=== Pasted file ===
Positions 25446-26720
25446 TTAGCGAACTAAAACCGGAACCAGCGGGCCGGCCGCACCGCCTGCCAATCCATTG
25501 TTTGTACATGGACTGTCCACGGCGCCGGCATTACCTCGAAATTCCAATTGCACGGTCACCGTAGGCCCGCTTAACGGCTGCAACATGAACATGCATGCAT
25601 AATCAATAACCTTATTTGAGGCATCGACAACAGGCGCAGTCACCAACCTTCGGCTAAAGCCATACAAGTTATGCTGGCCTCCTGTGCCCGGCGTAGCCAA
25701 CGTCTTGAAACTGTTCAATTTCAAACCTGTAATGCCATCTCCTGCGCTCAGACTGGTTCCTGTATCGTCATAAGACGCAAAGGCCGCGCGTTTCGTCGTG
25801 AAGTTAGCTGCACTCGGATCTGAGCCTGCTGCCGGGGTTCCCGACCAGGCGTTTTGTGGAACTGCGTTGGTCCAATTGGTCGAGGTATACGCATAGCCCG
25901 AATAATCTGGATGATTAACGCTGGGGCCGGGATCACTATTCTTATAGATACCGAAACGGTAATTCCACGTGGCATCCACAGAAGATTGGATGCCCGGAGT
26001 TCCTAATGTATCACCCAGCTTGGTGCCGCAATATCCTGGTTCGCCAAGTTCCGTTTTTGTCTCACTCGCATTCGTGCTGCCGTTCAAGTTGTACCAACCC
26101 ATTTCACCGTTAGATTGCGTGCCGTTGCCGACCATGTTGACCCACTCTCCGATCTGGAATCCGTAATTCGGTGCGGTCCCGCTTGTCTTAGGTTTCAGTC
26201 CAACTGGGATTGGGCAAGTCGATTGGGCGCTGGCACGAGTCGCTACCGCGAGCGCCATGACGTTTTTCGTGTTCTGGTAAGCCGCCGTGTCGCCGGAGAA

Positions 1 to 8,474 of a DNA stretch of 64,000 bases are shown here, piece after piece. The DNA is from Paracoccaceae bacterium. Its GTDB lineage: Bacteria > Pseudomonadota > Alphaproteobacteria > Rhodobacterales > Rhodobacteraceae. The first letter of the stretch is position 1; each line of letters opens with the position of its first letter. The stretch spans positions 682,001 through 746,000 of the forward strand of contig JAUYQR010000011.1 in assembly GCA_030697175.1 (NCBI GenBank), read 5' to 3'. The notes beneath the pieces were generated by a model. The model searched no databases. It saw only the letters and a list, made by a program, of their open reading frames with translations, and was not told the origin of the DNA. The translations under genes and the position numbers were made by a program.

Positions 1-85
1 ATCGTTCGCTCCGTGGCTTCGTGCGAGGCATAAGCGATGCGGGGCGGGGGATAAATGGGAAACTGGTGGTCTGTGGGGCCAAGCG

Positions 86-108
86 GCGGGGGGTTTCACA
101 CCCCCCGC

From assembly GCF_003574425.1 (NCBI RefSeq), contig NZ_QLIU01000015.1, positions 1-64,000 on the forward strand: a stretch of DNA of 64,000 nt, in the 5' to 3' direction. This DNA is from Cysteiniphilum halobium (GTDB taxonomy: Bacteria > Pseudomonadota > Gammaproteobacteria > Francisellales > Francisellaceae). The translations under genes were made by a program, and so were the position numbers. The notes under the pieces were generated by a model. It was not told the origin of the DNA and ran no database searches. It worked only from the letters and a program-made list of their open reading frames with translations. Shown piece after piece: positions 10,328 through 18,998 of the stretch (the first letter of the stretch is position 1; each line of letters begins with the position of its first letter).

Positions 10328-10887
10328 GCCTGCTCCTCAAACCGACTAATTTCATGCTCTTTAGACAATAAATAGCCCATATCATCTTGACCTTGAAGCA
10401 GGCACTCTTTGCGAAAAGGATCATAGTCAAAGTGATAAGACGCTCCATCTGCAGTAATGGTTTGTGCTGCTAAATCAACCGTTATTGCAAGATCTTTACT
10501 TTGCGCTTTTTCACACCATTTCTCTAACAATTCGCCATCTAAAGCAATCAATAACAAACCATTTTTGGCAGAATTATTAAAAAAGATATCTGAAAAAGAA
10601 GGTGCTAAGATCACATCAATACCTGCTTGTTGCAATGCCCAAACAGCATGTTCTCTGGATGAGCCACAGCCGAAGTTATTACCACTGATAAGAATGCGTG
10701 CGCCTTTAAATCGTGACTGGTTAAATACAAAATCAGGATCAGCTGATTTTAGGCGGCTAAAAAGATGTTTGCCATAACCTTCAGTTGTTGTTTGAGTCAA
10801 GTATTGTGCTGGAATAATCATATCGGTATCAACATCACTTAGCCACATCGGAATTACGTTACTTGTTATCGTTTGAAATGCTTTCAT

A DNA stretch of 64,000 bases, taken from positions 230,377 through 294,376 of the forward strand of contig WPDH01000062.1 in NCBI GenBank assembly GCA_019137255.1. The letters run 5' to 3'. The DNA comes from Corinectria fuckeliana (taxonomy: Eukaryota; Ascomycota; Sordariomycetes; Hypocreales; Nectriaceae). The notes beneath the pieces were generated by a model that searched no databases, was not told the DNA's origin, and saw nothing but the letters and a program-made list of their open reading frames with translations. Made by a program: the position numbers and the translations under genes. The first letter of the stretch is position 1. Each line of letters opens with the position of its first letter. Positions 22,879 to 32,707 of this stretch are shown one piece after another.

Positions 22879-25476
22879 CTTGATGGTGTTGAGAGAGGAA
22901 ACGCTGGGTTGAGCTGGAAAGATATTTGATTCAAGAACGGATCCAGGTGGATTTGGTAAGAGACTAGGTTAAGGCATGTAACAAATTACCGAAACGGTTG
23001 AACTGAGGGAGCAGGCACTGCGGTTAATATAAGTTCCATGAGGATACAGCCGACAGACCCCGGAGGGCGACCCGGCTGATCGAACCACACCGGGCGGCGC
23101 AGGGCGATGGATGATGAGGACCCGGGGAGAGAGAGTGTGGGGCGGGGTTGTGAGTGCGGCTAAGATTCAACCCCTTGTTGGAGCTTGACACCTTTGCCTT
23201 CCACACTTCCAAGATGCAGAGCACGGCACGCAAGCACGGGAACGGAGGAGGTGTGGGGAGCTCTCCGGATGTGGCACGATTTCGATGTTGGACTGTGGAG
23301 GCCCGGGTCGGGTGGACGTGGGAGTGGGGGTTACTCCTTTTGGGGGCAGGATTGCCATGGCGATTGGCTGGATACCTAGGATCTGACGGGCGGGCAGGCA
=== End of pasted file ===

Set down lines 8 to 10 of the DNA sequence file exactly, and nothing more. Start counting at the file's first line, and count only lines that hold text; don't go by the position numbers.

26001 TCCTAATGTATCACCCAGCTTGGTGCCGCAATATCCTGGTTCGCCAAGTTCCGTTTTTGTCTCACTCGCATTCGTGCTGCCGTTCAAGTTGTACCAACCC
26101 ATTTCACCGTTAGATTGCGTGCCGTTGCCGACCATGTTGACCCACTCTCCGATCTGGAATCCGTAATTCGGTGCGGTCCCGCTTGTCTTAGGTTTCAGTC
26201 CAACTGGGATTGGGCAAGTCGATTGGGCGCTGGCACGAGTCGCTACCGCGAGCGCCATGACGTTTTTCGTGTTCTGGTAAGCCGCCGTGTCGCCGGAGAA